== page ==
Why do people smoke - reasons why people start and continue to smoke.

why people smoke
Nowadays it would be unheard of for people not to smoke. Smoking is a part of everyday life, although, believe it or not, it has only recently become so.

There are over one thousand million smokers throughout the world, which is an astonishing number, considering the harm smoking does to your body, which we are all well aware of.

With this in mind, the question "why do people smoke?" is a really complicated one, that is now being explored much more in depth by many of the world's doctors and scientists.

It has only recently been proved that smoking causes lung cancer amongst other serious diseases and that passive smoking is also harmful for those that do not smoke.
Thus, more and more governments are trying to make people aware of the health risks and consequences of smoking. Some governments have even banned smoking in all indoor public places.

Cigarettes are widely available and in many countries fairly inexpensive to buy. For this reason, buying cigarettes is no longer a luxury only for those who can afford to buy them, but a product that is widely attainable by most people.

Why do people start to smoke?

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There are not many smokers about who started smoking after the age of eighteen. In fact, the majority of smokers took up the habit in their early or mid teens.

At such a young age, you don't really think about the health risks of smoking and you certainly do not realise how addictive smoking can be. As a teenager you probably think that you can try smoking a few times and then take it or leave it.

However, the reality is that it doesn't take long to become addicted to nicotine and smoking. Within a short period of time, children can experience the same cravings and withdrawal symptoms as an adult, as well as smoke as many cigarettes or more.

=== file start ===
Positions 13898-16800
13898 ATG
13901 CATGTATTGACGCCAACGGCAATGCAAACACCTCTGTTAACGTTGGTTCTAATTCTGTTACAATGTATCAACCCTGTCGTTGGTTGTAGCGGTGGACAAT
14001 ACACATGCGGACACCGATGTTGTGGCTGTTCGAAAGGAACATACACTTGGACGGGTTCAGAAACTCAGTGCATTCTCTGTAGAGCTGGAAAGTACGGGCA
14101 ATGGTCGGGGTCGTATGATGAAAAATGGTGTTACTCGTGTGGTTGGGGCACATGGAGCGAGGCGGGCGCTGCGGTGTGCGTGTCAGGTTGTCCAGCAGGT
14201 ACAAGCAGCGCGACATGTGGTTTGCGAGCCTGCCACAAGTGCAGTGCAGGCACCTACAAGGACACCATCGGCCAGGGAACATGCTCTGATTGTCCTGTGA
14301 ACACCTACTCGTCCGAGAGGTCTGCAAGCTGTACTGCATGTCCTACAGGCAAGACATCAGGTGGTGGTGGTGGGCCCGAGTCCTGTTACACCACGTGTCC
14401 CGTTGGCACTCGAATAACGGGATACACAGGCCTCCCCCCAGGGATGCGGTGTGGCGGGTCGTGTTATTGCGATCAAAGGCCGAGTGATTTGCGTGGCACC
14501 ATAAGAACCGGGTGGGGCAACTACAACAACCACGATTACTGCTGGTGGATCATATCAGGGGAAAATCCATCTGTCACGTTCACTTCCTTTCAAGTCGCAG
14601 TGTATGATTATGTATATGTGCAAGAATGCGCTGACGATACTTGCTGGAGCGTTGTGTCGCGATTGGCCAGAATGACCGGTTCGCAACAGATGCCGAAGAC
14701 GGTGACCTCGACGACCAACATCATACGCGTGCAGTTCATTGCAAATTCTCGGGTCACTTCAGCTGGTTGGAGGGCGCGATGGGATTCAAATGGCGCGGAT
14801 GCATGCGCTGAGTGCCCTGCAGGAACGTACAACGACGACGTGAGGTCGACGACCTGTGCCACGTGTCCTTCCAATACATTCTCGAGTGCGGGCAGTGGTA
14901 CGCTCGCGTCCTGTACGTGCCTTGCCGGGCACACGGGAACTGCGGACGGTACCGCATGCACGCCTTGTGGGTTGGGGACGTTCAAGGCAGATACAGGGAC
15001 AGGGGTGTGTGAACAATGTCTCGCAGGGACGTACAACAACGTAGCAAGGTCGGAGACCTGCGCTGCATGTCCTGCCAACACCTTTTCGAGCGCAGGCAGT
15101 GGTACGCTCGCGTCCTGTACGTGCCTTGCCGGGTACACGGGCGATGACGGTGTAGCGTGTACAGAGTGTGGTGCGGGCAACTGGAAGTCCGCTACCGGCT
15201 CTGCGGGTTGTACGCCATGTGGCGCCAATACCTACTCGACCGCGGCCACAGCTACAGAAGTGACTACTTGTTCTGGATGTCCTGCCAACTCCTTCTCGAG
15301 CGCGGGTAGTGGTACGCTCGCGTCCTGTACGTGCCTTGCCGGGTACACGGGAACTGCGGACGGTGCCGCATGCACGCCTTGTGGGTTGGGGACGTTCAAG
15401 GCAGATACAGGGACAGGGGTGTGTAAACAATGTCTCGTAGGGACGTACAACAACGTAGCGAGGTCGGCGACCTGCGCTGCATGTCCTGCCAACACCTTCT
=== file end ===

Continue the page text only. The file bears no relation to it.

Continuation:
There are several reasons as to why children or teenagers start smoking.

Peer pressure plays an important part. Many children start smoking because their friends have tried it or smoke themselves.

Those children may have started as they have grown up in an environment where their parents, grandparents and older siblings smoke, and so they smoke in order to look and act like them.

Other children start smoking as an act of rebellion or defiance against their parents or people of authority.

Some children may also begin to smoke if they have low self-esteem. Smoking may get them in with the "in crowd" and help them to make friends. If they smoke, then they will be accepted by their peers.

Some children have said that they smoke to appear older and more grown up, especially if they are surrounded by young adults who smoke.

A number of children are only experimenting with smoking and just want to try it so see what all the fuss is about. As it is prohibited to smoke until the age of sixteen or even eighteen in some countries, children who smoke and get away with it without being caught, can get a thrill or feeling of excitement out of flaunting the law and doing what grown up adults do all the time.

Whatever the reason that a teenager has for starting to smoke, it is apparent that no matter how much you try to tell them that smoking is bad for you, a great number of them are going to try it anyway.

At that age, a teenager is more likely to be influenced by what their friends are doing rather than doing what their parents would like them to do.

Some teenagers may take up smoking because their favourite film star or pop star smokes. They may think that if they smoke just like their favourite idol does, then they will appear more glamorous, attractive or sexy, like them.